Zavvi: Speaking of the sets, I get the impression it’s quite confined, so what was the atmosphere like whilst filming?
Fionn: Everyone got really close, we filmed the whole thing in four weeks in Kentucky, Louisville. We didn’t have long then so we bonded quite quickly.
It was a small crew and we got really lucky, everyone got on and I loved Louisville it was great. But I find that happens quite often on more independent films, when it’s scaled down, it’s easier to find that intimacy and build that relationship with the people you are working with which leads to better chemistry on screen.
Zavvi: And this film hinges on your chemistry with Jack, so what was it like working with him?
Fionn: It was great, I love Jack, he’s great. We didn’t meet until we flew out to film, but we rehearsed for like a week before shooting. But we got on straight away and we developed that brotherly relationship quickly.
I’m a bit older than him and I felt warmth towards him. He reminded me a lot of being a teenager, he’s a brilliant actor.
Zavvi: Rainn Wilson as well, he’s taken on a different role here. What was it like working with him, I imagine he’s a bit of a joker?
Fionn: He is for sure, he’s hilarious. He’s a lovely guy, super professional and a brilliant actor, he smashed it in this.
He does joke around a lot, but he knows when to not do it, but he often had me in stitches before takes so I was trying not to crack up at some obscure joke.
Zavvi: Of course most people will know you from your breakthrough role in Dunkirk and although it’s a very different movie, would you say you took any lessons from that experience to Don’t Tell A Soul?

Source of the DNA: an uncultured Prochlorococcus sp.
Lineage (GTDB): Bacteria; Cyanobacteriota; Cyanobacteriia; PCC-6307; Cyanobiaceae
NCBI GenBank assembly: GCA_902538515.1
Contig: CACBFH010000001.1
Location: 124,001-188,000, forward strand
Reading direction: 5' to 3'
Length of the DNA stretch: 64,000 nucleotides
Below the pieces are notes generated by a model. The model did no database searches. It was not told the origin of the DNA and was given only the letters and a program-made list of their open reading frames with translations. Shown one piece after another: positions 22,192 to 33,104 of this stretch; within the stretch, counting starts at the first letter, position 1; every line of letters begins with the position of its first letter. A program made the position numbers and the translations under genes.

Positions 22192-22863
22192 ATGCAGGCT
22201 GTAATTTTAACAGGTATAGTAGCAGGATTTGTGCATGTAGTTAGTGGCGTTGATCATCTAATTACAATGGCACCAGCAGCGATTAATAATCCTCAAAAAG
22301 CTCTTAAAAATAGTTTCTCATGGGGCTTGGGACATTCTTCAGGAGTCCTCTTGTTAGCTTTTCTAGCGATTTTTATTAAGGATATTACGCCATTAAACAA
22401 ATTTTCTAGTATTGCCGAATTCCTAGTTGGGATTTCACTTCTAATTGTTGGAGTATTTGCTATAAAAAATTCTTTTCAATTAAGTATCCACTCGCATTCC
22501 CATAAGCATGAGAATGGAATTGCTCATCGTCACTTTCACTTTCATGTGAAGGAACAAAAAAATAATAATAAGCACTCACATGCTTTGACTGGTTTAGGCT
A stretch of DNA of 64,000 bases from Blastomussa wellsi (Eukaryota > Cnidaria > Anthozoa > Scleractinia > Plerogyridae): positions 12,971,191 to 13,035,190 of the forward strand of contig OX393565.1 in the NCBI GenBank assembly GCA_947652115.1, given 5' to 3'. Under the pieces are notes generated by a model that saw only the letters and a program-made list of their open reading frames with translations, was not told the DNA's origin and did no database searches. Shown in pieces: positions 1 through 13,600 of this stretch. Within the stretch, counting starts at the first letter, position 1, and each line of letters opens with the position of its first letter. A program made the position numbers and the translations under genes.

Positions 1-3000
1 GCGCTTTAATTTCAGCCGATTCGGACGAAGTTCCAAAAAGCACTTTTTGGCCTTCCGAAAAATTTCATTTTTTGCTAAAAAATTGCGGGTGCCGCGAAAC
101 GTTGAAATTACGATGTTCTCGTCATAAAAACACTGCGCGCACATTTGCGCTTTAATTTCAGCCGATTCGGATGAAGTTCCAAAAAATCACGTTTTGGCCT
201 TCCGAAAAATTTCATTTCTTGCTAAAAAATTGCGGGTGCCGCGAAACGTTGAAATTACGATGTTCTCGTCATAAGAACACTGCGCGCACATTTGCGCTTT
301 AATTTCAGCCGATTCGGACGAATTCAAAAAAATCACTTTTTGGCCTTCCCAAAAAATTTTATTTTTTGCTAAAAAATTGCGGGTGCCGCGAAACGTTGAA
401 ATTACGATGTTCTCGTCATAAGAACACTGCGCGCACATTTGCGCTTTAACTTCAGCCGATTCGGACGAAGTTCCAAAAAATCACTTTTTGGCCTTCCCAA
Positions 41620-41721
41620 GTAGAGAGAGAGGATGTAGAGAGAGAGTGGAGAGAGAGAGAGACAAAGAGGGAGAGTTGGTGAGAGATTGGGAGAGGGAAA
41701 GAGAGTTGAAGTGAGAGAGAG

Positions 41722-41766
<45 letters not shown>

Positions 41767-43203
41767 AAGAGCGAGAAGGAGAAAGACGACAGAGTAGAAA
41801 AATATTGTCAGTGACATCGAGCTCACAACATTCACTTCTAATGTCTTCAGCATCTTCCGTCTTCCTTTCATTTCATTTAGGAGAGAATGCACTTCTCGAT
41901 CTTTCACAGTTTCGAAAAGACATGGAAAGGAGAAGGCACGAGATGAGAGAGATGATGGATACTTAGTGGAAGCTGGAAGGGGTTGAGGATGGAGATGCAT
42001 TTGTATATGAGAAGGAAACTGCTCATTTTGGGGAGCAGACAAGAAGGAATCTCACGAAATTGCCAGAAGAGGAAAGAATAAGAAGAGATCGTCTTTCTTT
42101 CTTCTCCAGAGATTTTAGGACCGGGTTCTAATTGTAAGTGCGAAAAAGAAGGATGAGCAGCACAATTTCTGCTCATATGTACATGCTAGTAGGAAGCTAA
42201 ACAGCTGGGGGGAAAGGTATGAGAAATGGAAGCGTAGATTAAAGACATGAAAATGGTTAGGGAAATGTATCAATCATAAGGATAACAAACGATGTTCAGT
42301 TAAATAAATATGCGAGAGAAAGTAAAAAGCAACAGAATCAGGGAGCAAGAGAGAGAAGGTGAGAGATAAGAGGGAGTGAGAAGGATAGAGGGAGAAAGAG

Fionn: Yeah definitely. You learn something new on every job and I learnt so much on that, it was only my second job.
So for sure, I took stuff to this film even though they are totally different. One was on a huge scale with massive sets with spitfires flying overhead whilst Don’t Tell A Soul was very confined.
But I take the lessons I learned from Dunkirk to everything I do. I was so unbelievably lucky to do that film, especially so early on in my career.
Zavvi: I understand you have a brother yourself and so I’m intrigued, did you take anything from that relationship to Don’t Tell A Soul, although I imagine it’s a very different relationship?
Fionn: For sure. I think all brothers fight when you are kids. I used to fight with my sisters as well who kept me in check.
We weren’t like Matt and Joey, but he was a lot bigger than me, I was more like Joey. Maybe I was letting out some pent up stuff from childhood, letting me live my dream of being the older brother.
The relationship between brothers is such a specific thing, we love each other but there were times as kids we pushed it too far so it turned volatile.
But that bond cut through everything, even during big fights, you are always brothers and love each other even if you don’t say it all the time.
Don’t Tell A Soul is available to watch on digital download.